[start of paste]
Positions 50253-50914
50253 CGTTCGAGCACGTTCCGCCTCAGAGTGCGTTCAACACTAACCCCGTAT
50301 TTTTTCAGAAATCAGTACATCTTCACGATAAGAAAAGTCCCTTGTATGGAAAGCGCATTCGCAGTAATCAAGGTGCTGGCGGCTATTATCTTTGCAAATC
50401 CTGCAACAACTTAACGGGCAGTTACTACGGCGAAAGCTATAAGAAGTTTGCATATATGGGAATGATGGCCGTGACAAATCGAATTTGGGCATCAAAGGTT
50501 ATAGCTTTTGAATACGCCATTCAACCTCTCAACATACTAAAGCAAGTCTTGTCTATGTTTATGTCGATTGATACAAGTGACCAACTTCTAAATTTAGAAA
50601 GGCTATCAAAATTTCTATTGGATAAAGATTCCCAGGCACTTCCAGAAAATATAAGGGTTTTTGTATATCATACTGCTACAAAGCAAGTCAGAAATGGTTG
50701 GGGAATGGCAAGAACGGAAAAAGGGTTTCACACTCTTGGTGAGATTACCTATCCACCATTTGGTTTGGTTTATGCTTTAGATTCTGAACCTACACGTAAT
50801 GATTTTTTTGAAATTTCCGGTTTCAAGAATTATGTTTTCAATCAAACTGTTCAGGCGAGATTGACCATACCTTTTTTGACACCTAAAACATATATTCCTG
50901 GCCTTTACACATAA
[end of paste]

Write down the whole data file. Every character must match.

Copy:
Positions 50253-50914
50253 CGTTCGAGCACGTTCCGCCTCAGAGTGCGTTCAACACTAACCCCGTAT
50301 TTTTTCAGAAATCAGTACATCTTCACGATAAGAAAAGTCCCTTGTATGGAAAGCGCATTCGCAGTAATCAAGGTGCTGGCGGCTATTATCTTTGCAAATC
50401 CTGCAACAACTTAACGGGCAGTTACTACGGCGAAAGCTATAAGAAGTTTGCATATATGGGAATGATGGCCGTGACAAATCGAATTTGGGCATCAAAGGTT
50501 ATAGCTTTTGAATACGCCATTCAACCTCTCAACATACTAAAGCAAGTCTTGTCTATGTTTATGTCGATTGATACAAGTGACCAACTTCTAAATTTAGAAA
50601 GGCTATCAAAATTTCTATTGGATAAAGATTCCCAGGCACTTCCAGAAAATATAAGGGTTTTTGTATATCATACTGCTACAAAGCAAGTCAGAAATGGTTG
50701 GGGAATGGCAAGAACGGAAAAAGGGTTTCACACTCTTGGTGAGATTACCTATCCACCATTTGGTTTGGTTTATGCTTTAGATTCTGAACCTACACGTAAT
50801 GATTTTTTTGAAATTTCCGGTTTCAAGAATTATGTTTTCAATCAAACTGTTCAGGCGAGATTGACCATACCTTTTTTGACACCTAAAACATATATTCCTG
50901 GCCTTTACACATAA